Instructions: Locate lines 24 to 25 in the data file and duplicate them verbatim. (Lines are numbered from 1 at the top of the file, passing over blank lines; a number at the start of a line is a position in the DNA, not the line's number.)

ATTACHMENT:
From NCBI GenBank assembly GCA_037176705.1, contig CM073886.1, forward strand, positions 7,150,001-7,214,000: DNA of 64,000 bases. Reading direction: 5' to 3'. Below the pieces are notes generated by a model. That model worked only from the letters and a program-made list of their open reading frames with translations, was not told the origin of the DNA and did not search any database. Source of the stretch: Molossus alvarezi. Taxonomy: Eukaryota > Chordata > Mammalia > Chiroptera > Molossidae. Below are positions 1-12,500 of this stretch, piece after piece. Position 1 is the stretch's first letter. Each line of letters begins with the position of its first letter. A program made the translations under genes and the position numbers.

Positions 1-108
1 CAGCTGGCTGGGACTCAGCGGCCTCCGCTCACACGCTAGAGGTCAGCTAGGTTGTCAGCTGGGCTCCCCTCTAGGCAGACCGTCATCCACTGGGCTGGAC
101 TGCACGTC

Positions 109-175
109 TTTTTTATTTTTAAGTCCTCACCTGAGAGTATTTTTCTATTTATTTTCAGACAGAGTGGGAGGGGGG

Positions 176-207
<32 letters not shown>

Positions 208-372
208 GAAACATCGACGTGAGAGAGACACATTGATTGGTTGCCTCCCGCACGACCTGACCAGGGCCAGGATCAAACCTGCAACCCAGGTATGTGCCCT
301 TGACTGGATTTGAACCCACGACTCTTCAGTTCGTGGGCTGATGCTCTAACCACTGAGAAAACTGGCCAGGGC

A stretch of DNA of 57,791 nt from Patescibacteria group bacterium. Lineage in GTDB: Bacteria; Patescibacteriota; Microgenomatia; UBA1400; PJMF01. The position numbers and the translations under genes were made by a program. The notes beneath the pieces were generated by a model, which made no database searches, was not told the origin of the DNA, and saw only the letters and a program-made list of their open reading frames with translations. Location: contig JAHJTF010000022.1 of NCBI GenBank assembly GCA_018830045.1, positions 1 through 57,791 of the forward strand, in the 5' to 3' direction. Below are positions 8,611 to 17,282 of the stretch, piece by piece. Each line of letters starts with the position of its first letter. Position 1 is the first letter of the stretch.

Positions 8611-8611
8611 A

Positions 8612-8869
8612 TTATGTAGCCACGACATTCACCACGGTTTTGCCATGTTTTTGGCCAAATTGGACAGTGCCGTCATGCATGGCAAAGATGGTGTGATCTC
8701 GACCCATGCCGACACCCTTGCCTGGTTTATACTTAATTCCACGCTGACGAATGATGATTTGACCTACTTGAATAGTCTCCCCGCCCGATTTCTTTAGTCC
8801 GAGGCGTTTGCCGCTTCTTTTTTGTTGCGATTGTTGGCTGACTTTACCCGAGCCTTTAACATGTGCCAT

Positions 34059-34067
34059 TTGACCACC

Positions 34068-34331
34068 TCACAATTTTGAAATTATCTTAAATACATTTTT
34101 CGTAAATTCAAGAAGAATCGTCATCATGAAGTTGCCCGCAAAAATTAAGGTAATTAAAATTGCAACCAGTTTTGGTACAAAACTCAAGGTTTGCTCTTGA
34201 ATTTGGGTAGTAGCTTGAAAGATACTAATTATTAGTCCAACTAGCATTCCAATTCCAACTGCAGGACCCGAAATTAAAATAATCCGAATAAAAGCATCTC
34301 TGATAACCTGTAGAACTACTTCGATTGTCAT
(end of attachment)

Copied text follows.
34201 ATTTGGGTAGTAGCTTGAAAGATACTAATTATTAGTCCAACTAGCATTCCAATTCCAACTGCAGGACCCGAAATTAAAATAATCCGAATAAAAGCATCTC
34301 TGATAACCTGTAGAACTACTTCGATTGTCAT